America's Israeli aid budget grows
The cost of maintaining and expanding the close American relationship with the state of Israel is steadily rising. During his current visit in Washington, Israeli Prime Minister Yitzhak Shamir is expected to seek more than the $910 million in economic aid recently approved by Congress for fiscal year 1984. He would also like to reduce the amount of US military assistance approved - $1.7 billion - to about $1.275 billion but have all of it in the form of outright grants, rather than in loans.Skip to next paragraph
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The Reagan administration has agreed to accept this proposal because it wants to revamp military aid to a number of countries that are having difficulties repaying their loans. Apart from foreign-policy and economic considerations, a larger free dole to Israel could also gain political benefits among the American-Jewish community.
Only six years ago, total annual aid to Israel amounted to $1.785 billion. It rose to $2.1 billion in 1981 and to $2.485 billion in 1983. The 1984 package passed by Congress in its continuing budget resolution amounts to $2.6 billion. All of the so-called economic support aid ($910 million) and one-half of the military assistance ($850 million) are straight grants - no repayment needed. The rest of the aid is a soft loan, payable over 30 years with no payment on principal required for 10 years.
Since 1962, the United States has given Israel about $25 billion in aid, half of it a gift.
What is significant about the growing Israel aid budget is that Congress is more generous toward Israel than is the President. Mr. Reagan requested that only $550 million of the military aid for 1984 be in grant form.
The lawmakers raised this sum by $300 million on grounds it would be ''unrealistic'' to give Israel less than the $750 million in military grant aid it received in fiscal 1983.
If Mr. Reagan accepts the Israeli request for more favorable aid terms, he could add as much as another $300 million in nonrepayable military assistance.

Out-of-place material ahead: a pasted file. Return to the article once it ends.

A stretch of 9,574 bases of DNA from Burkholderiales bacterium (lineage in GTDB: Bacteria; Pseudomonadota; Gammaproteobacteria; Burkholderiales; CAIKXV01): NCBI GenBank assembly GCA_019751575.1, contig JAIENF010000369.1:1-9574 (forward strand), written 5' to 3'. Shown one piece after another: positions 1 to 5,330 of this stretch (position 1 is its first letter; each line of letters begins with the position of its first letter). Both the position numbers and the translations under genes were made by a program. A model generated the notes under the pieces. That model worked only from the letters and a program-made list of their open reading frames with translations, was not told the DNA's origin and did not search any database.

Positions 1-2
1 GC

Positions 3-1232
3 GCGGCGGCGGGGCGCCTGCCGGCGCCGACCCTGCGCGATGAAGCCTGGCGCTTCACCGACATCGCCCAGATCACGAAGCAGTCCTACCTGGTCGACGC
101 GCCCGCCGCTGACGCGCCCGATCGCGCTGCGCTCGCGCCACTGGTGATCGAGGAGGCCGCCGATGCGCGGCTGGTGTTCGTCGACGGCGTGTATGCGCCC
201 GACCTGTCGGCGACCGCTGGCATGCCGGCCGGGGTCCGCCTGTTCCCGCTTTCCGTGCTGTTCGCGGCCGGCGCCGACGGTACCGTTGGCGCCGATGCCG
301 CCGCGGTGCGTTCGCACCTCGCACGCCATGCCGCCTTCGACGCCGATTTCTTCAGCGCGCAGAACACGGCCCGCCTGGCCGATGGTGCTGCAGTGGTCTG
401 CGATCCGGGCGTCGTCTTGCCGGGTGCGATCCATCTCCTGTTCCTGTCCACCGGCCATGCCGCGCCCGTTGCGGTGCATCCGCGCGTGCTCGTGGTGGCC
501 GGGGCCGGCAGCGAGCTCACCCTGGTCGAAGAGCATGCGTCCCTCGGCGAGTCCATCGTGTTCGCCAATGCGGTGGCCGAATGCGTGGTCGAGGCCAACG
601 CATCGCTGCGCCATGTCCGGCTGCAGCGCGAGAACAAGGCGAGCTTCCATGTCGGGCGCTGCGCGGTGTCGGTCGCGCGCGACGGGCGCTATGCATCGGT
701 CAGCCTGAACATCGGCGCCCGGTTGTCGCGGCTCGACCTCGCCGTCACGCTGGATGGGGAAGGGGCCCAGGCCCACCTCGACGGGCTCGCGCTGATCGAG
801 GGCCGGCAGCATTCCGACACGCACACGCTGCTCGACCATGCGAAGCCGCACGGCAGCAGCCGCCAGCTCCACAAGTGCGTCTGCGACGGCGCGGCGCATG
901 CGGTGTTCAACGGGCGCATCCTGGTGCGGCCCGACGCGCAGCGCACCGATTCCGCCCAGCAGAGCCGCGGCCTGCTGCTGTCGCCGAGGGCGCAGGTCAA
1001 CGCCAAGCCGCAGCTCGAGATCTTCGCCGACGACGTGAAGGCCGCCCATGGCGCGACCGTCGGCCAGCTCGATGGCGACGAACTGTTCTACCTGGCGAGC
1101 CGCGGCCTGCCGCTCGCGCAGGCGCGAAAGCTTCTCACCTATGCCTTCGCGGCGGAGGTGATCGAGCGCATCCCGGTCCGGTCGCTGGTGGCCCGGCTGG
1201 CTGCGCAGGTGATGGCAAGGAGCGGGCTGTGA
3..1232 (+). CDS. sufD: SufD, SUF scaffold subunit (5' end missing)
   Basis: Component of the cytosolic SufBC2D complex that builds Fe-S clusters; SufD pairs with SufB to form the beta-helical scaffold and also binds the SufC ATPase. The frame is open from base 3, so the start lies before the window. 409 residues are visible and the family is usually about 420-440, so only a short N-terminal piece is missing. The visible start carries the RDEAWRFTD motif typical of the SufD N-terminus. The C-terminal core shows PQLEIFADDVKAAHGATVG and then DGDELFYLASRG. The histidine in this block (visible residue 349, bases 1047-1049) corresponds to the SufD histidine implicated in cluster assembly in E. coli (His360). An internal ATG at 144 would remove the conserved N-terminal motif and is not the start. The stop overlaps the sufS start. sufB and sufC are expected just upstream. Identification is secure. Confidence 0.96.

Also, the Congress has approved use of American military aid for development of Israel's fighter airplane, the Lavie (lion), despite the fact that it will compete with US planes on the world market. American manufacturers are concerned , because they receive no such equivalent government help.
To what extent domestic political considerations drive the Reagan administration's policy toward Israel is difficult to determine. The traditional wisdom is that presidents do not like to be seen opposing or criticizing Israel in a politically sensitive election year.
''In a year preceding an election, all issues having political implications become more sensitive,'' says one observer. ''Under those circumstances, the President may be more cautious in taking initiatives that could hurt him. But no president would play with basic American interests because of domestic political considerations.''
Some experts say they believe that the current US impulse to get closer to Israel is less the result of pressure from the American Jewish community on the White House than of a genuine frustration on the part of Mr. Reagan's aides - especially Secretary of State George P. Shultz - with the stalemate in the Middle East and a desire to try a different tack. Hence the effort now to make a tactical shift that may force Syria and its Soviet patrons to negotiate.
''The realities of the Middle East are the cause of his (Shultz's) conversion ,'' comments an experienced analyst.